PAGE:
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How to Achieve Digital Marketing ROI: The Website Audit You Need

There are many reasons why your website may not be pulling its weight as part of your digital marketing. I’ve outlined a few of the most common — and critical — areas below. You’ll find that there is overlap across some of these, but fine tuning each will improve your website’s performance as a marketing tool.

Relevant content

If you’re not addressing the issues your audience is interested in, they will go elsewhere. To increase your traffic, review your website analytics data to determine which content is working well and which you need to either edit or eliminate.

Invest time in reviewing your competitors, as well. Do searches for the terms you’d like to rank highly for and then examine the sites that show up at the top. (The content of any single page isn’t the only factor in how well it ranks, so be careful about reading to much into a simple competitive intelligence exercise like this.) Compare what you find with similar content on your own site and shore up as needed. Remember that unseating a well-established incumbent can be difficult. You might consider focusing on related keywords rather than competing head-to-head.

SEO Effectiveness

The ideal is to aim to rank for terms that your audience is using and that your competition has ignored. You may need some help to get started or even a team to manage SEO on an ongoing basis, but it’s most definitely worth doing. Otherwise you may find your site making big moves in the rankings —but in the wrong direction.

Technical Performance

The speed with which your site loads is one of many factors that will influence your site’s marketing performance. The search engines place a premium on user experience, and users place a premium on how quickly and easily they can find and get to the answers they’re after. High bounce rates, low time on site, few pages visited per session are frequently caused by poor user experience. All contribute to the search engines painting a picture of poor user experience for your site.

Linking — Internal and External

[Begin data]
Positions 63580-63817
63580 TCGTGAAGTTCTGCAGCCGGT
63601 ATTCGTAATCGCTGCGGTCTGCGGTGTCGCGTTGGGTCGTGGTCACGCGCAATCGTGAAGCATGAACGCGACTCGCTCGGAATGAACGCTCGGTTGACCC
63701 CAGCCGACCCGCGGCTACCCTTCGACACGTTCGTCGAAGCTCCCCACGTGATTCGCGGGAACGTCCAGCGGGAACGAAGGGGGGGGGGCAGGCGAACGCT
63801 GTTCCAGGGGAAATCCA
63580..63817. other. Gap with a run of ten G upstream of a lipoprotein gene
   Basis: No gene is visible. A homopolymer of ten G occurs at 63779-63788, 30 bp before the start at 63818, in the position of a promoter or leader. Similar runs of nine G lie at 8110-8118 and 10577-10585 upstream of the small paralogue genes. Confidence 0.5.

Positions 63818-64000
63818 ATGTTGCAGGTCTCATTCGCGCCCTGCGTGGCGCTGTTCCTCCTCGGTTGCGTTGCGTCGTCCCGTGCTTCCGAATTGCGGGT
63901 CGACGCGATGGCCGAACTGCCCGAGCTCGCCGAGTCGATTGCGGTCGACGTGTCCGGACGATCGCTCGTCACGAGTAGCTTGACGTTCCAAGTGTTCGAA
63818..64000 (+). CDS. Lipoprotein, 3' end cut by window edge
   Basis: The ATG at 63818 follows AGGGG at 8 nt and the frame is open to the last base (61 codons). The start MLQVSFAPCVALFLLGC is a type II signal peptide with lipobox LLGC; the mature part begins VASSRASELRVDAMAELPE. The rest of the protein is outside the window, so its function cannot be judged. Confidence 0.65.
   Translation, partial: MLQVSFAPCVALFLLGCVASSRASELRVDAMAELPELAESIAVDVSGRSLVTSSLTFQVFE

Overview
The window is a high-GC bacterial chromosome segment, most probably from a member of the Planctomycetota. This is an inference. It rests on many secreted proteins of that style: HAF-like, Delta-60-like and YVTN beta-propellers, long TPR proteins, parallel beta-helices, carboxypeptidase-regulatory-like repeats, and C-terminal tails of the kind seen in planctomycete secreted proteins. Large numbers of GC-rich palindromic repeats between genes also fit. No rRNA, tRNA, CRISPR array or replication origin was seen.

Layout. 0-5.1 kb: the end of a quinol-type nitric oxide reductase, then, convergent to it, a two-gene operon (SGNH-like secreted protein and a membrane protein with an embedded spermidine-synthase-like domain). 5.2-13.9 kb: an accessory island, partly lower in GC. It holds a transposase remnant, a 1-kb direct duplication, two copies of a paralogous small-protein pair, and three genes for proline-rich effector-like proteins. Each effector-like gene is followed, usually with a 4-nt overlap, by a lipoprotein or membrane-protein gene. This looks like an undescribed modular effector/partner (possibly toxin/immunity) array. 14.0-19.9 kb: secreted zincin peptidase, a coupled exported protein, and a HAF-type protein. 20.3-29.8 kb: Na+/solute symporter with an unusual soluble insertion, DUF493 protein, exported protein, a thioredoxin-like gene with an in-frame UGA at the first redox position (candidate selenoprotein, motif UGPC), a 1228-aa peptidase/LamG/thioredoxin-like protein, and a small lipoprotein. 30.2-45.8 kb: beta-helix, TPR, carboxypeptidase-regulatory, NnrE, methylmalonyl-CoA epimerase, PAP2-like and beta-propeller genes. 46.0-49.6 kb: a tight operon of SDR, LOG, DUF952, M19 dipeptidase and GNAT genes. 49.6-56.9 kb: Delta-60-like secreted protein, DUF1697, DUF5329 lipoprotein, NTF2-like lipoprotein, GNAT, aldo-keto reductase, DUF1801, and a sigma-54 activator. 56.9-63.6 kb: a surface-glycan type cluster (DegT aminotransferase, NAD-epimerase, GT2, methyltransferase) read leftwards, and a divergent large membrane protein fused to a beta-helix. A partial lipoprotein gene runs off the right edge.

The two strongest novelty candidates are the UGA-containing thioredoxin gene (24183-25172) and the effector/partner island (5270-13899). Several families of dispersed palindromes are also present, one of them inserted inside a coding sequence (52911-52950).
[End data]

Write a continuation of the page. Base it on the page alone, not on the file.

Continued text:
Getting legitimate external links into your site is hard, but it’s a must for digital marketing success. (Do NOT be tempted by any shortcuts here. They’re viewed incredibly negatively by the search engines and will be penalized.) This is definitely an area where professional help is worth the expense. Even innocent link sharing amongst colleagues can run afoul of search engine standards.

Don’t overlook internal linking and its value. Link to related pages on your own site is great for user experience — it helps visitors access the content they’r most likely to be interested in without them even knowing it’s there! Consider working with your website development team to test different ways to link to related content. A sidebar section entitled, “You Might Also Like” can be effective. A link at the end of each article labeled, “Dig Deeper” can work, as well.

You may have noticed that all of these areas have an impact on both your user experience and your site’s potential for ranking well. That’s because the search engines want to deliver great results to their users — if your site is likely to deliver an excellent user experience, it’s more likely to be recommended by the search engines.

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Andrew Schulkind

Since 1996, Andrew Schulkind has asked clients one simple question: what does digital marketing success look like, and how can marketing progress be measured? A veteran content marketer, web developer, and digital strategist, Andrew founded Andigo New Media to help firms find a more strategic and productive mix of tools that genuinely support online brand goals over time. With a passion for true collaboration and meaningful consensus, his work touches social media, search-engine optimization, and email marketing, among other components. He views is primary goal as encouraging engagement. Getting an audience involved in your story requires solid information architecture, a great user experience, and compelling content. A dash of common sense doesn’t hurt, either. Andrew has presented at Social Media Week NY and WordCampNYC, among other events, on content marketing and web-development topics. His technology writing appears on the Andigo blog, in a monthly column on Biznology.com, and for print and online publications like The New York Enterprise Report, Social Media Today, and GSG Worldwide’s publications LinkedIn & Business, Facebook & Business, and Tweeting & Business. Andrew graduated with a B.A. in Philosophy from Bucknell University. He engages in a range of community volunteer work and is an avid fly fisherman and cyclist. He also loves collecting meaningless trivia. (Did you know the Lone Ranger made his mask from the cloth of his brother's vest after his brother was killed by "the bad guys?")

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